The United States is seeking to establish a drone base in North Africa as it expands its fight against Islamic State (Isis) in the region and particularly against the offshoot of the militant group in Libya.
US officials have said they are in talks with different countries in North Africa to position drones within their territory.
American counter terrorism officials told the Wall Street Journal that at present they faced a number of "blind spots" as far as the capabilities and reach of IS were concerned.
"Right now, what we are trying to do is address some real intelligence challenges," a senior administration official told the US paper, adding that a base in North Africa close to Islamic State strongholds in Libya would help the US "fill gaps in our understanding of what's going on".
The deficit of Western intelligence on IS in Libya and elsewhere, beyond Iraq and Syria, has been laid bare in a series of attacks by the jihadist groups across North Africa, but most noticeably in Tunisia.
Prior to June's bloody attack in Port Sousse which left 38 people dead, 30 of them British, and earlier attacks on tourists at Tunis's Bardo Museum, it was presumed Tunisia's most pressing terrorist threat was posed by fighters returning from Iraq and Syria.
It subsequently emerged that the Bardo Museum gunmen and Seifeddine Rezgui had received training at IS and Ansar Al-Sharia camps in Libya.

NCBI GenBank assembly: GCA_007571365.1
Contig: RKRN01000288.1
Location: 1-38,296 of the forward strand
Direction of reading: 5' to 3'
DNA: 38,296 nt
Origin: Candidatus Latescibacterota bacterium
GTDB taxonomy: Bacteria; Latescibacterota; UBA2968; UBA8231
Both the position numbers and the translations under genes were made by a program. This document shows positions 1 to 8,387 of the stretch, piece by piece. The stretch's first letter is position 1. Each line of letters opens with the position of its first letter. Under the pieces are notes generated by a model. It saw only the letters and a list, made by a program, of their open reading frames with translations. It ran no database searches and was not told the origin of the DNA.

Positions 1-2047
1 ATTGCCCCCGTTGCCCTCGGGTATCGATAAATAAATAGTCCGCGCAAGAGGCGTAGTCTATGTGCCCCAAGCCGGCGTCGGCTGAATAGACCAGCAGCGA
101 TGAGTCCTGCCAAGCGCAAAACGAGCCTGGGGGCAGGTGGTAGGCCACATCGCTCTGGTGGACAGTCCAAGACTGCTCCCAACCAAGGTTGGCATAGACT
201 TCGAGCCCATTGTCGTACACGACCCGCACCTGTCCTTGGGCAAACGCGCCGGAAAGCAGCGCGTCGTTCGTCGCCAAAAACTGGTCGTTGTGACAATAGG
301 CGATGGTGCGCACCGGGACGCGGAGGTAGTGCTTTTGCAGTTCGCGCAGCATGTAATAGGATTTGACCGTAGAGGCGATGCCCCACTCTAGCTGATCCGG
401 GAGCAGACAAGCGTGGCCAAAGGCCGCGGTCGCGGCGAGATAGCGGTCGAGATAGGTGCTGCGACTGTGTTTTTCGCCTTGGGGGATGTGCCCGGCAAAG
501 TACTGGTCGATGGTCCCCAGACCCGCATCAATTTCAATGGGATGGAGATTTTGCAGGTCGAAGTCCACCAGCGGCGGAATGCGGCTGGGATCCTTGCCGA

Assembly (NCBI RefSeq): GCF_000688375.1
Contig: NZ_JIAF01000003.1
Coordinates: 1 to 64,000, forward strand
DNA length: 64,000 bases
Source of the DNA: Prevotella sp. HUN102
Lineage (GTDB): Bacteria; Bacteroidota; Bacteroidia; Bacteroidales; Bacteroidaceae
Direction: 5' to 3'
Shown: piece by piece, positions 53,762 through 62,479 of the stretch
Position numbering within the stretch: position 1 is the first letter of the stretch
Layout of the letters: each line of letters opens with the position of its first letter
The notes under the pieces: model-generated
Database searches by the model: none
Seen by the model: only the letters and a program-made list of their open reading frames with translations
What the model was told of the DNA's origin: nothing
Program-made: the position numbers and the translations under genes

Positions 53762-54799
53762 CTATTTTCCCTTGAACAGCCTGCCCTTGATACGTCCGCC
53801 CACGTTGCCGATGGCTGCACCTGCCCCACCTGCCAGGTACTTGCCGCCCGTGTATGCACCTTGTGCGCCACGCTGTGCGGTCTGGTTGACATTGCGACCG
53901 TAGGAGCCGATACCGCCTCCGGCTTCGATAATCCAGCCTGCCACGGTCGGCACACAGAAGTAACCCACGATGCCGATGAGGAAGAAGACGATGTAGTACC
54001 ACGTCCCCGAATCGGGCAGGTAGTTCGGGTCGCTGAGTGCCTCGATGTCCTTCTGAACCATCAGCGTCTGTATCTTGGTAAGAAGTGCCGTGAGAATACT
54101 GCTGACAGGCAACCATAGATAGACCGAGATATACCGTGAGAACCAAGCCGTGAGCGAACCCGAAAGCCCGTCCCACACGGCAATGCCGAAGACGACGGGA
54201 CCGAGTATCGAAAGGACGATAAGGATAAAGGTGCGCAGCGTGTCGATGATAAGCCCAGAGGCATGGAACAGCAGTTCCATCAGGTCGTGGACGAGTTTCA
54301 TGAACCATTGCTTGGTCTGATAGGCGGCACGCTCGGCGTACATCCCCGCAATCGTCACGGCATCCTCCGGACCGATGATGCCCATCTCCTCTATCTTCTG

The reported presence of international terror figures like Mokhtar Belmokhtar and Mohammed Emwazi, better known as Jihadi John, in Libya have increasingly marked the country as a safe-haven, out of the reach of intelligence gatherers and the security services.
US officials said under current arrangements drones have to travel too far to effectively spy on Libya from the air. The long distances travelled meant reconnaissance missions had to be cut short as the unmanned aircraft were forced to return.
Intelligence sources refused to divulge which nations had been approached to host the drones and added that North African countries feared reprisals from Islamists for hosting the weapons.
Tunisia or Egypt, both friendly to the US and with vast land borders with Libya would be obvious choices. The US recently lifted restrictions on the transfer of military equipment to Egypt, including F-16 fighters. The Arab Republic has also in the past carried out its own air strikes on Libya in reprisal for the IS execution of Egyptian Christians.
In August 2014, Egypt permitted UAE aircraft to refuel on its soil before bombing sorties over the Libyan capital Tripoli.
The US uses Naval Air Station Sigonella, in Sicily, Italy, for some drone flights over Libya but coverage is limited.
The expansion of the drone programme would mark the most significant US involvement in Libya since the NATO no fly-zone imposed over the country during its revolutionary war against 40-year-dictator Muammar Gaddafi.
However, the US has carried a series of one-off raids and extractions to remove or kill wanted Islamic extremists in Libya.
At the beginning of July the US announced the death of Tunsia's most wanted jihadist, Seifallah Ben Hassine. The Al-Qaeda affiliated extremist was killed in F16 air strikes targeting Algerian militant Mokhtar Belmokhtar. Belmokhtar, who has been reported dead numerous times, is believed to have survived the blast.
Since 2011 the US has on two other occasions extracted Islamist figures accused of carrying out and planning attacks on American citizens.
US special forces went into Tripoli in 2013 and seized Abu Anas al-Libi, whisking him out of the country on suspicion of involvement in the 1998 bombings of two American embassies in Africa.
In June 2014 Delta Force carried out a similar mission to remove Islamist leader Ahmed Abu Khattala who was accused of playing an organising role in the 2012 attack on the US consulate in Benghazi which killed US ambassador Chris Stevens.